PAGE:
MALMSEY, a strong sweet wine, originally made at Monemvasia (Gr. Μονεμβασία), Napoli di Malvasia, in the Morea, Greece. The name of thevplace was corrupted in Med. Lat. into malmasia, whence the English form of the word. The corruption malvasia gives the O. Fr. malvesie, from which comes the alternative English form “ malvoisie.” The wine is now made not only in Greece but also in Spain, Madeira and the Azores.


MALOCELLO, LANCILOTO (“Lanzarote, the 'Lancelot Maloisiel' of the French”), leader of the first of modern European oceanic enterprises. This was a Genoese expedition, which about 1270 seems to have sailed into the Alantic, re-discovered the “Fortunate Islands ” or Canaries, and made something of a conquest and settlement in one of the most northerly isles of this archipelago, still known (after the Italian captain) as Lanzarote. According to a Spanish authority of about 1345, the anonymous Franciscan's Conosgimiento de todaslos reinos, “Lancarote ” was killed by the Canarian natives; but the castle built by him was standing in 1402-1404, 'when it was utilized for the storage of grain by the French conquerors under Gadifer de la Salle. To Malocello's enterprise, moreover, it is probable that Petrarch (born 1304) alludes when he tells how, within the memory of his parents, an armed fleet of Genoese penetrated to the “Fortunatae”; this passage some would refer, without sufficient authority, to the expedition of 1291. Malocello's name and nationality are certainly preserved by those early Portolani or scientific charts (such as the “ Dulcert ” of 1339 and the “ Laurentian Portolano '? of 13 51), in which the African islands appear, for the first time in history, in clear and recognizable form. Thus Dulcert reads Imula de Lanzaratus and Maracelus, the Laurentian map I . de Lanzarote, against Lanzarote Island, which is well depicted on both designs, and marked with the cross of Genoa. The Conosgimiento (as noticed above) explicitly derives the island-name from the. Genoese commander who perished here. Malocello's enterprise not only marks the beginning of the oversea expansion of western Europe in exploration, conquest and colonization (after the age of Scandinavian world-roving had passed); it is also probably not unconnected with the great Genoese venture of 1291 (in search of a waterway to India, which soon follows), with which this attempt at Canarian discovery and dominion has been by some unjustifiably identified.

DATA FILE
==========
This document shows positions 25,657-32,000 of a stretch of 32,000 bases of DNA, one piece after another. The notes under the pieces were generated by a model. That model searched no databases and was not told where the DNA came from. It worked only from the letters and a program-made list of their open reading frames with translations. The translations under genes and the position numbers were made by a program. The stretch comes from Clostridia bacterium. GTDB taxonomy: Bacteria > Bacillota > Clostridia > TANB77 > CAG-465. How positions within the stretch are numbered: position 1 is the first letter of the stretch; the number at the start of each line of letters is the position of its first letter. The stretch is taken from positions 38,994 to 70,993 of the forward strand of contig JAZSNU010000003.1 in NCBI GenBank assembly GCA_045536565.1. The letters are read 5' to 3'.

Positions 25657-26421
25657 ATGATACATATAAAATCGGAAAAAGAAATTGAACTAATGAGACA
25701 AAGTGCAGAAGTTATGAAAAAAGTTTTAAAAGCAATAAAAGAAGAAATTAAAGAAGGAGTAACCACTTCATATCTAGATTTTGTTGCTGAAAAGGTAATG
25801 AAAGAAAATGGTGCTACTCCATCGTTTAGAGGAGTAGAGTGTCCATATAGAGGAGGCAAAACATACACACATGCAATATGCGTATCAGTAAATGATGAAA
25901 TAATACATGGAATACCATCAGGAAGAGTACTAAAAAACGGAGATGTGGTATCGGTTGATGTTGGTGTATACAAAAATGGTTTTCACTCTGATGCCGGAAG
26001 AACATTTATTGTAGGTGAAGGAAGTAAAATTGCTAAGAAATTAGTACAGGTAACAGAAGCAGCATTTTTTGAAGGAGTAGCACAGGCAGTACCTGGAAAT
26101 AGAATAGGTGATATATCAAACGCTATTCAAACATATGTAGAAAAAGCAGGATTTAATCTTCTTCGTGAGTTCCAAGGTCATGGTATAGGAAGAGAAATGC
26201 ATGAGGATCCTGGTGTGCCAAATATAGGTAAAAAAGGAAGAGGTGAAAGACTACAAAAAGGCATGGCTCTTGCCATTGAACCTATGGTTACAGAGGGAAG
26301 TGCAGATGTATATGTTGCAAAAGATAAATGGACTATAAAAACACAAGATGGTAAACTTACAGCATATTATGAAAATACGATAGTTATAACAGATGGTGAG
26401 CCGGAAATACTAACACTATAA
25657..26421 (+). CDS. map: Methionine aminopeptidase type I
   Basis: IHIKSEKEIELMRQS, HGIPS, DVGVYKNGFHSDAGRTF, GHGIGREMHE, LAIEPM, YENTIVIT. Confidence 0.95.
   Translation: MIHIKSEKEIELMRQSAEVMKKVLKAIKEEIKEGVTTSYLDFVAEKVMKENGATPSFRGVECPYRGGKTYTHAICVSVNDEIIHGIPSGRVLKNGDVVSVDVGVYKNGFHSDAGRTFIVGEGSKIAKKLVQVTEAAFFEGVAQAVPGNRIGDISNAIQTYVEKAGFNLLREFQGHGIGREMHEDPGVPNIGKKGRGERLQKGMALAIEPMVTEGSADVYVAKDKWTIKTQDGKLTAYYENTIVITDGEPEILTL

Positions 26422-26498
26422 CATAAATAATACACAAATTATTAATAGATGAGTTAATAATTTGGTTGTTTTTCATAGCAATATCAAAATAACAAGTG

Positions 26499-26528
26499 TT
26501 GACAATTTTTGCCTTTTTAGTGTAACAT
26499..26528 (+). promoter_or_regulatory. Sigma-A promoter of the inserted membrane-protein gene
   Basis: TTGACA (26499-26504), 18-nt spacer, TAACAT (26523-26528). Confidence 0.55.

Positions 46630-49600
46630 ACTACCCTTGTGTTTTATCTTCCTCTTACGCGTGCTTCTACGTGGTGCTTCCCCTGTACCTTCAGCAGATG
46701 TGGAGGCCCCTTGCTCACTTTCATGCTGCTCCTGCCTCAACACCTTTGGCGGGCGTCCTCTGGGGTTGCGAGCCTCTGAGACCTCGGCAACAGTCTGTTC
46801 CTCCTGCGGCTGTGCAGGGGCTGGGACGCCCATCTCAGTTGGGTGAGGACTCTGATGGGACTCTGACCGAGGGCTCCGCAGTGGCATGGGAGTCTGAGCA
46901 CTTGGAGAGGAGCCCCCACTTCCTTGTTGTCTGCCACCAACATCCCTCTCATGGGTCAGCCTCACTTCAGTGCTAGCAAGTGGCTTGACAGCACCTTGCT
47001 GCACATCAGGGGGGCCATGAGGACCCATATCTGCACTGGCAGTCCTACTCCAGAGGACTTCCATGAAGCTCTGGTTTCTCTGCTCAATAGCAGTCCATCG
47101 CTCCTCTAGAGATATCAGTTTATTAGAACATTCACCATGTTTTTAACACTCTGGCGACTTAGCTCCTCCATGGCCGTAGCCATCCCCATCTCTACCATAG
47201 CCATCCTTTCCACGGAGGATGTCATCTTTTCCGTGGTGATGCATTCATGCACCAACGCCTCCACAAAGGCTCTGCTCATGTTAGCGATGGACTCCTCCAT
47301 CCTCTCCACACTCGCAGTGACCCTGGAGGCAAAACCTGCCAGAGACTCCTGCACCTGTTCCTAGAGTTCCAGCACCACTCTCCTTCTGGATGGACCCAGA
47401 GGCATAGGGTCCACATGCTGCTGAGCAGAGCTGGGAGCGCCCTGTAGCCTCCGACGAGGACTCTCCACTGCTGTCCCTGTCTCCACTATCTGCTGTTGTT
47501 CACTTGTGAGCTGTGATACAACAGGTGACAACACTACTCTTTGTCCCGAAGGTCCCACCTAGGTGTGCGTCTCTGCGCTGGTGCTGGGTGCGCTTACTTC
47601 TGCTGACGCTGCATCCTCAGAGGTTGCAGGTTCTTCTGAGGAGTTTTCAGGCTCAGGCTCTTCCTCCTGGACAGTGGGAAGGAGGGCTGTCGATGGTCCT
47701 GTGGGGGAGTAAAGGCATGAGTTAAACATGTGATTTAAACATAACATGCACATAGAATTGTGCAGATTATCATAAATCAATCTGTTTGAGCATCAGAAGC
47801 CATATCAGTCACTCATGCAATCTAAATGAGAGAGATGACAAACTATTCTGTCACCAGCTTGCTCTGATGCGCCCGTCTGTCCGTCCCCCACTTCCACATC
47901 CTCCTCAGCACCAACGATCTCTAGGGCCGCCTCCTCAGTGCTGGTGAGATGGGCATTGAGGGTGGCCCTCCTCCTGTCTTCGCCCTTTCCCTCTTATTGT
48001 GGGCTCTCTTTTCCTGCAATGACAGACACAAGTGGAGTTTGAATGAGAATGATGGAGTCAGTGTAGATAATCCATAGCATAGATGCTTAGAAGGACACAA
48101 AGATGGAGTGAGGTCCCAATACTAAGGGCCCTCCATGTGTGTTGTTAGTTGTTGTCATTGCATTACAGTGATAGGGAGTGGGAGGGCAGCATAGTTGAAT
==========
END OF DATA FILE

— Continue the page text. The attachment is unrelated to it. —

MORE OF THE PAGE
See the Conoscimienlo, p. Ioo, as edited by Marcos Iimenez de la Espada in the Boletin de la .Sociedad geognijica de M adrid, February 1877); Le Canarian in P. Margry, Conquéte des . . . Canaries, p. 177; M. A. P. d'Avezac in vol. vi., part ii., of L'Uaivers, pp. 1-41 (Iles africaines de Vocéan atlantigue); C. R. Beazley, Dawn of M odem Geography, iii. 411-413, 449, 451.


MALOALOS, a town and the capital of the province of Bulacan, island of Luzon, Philippine Islands, on a branch of the Pampanga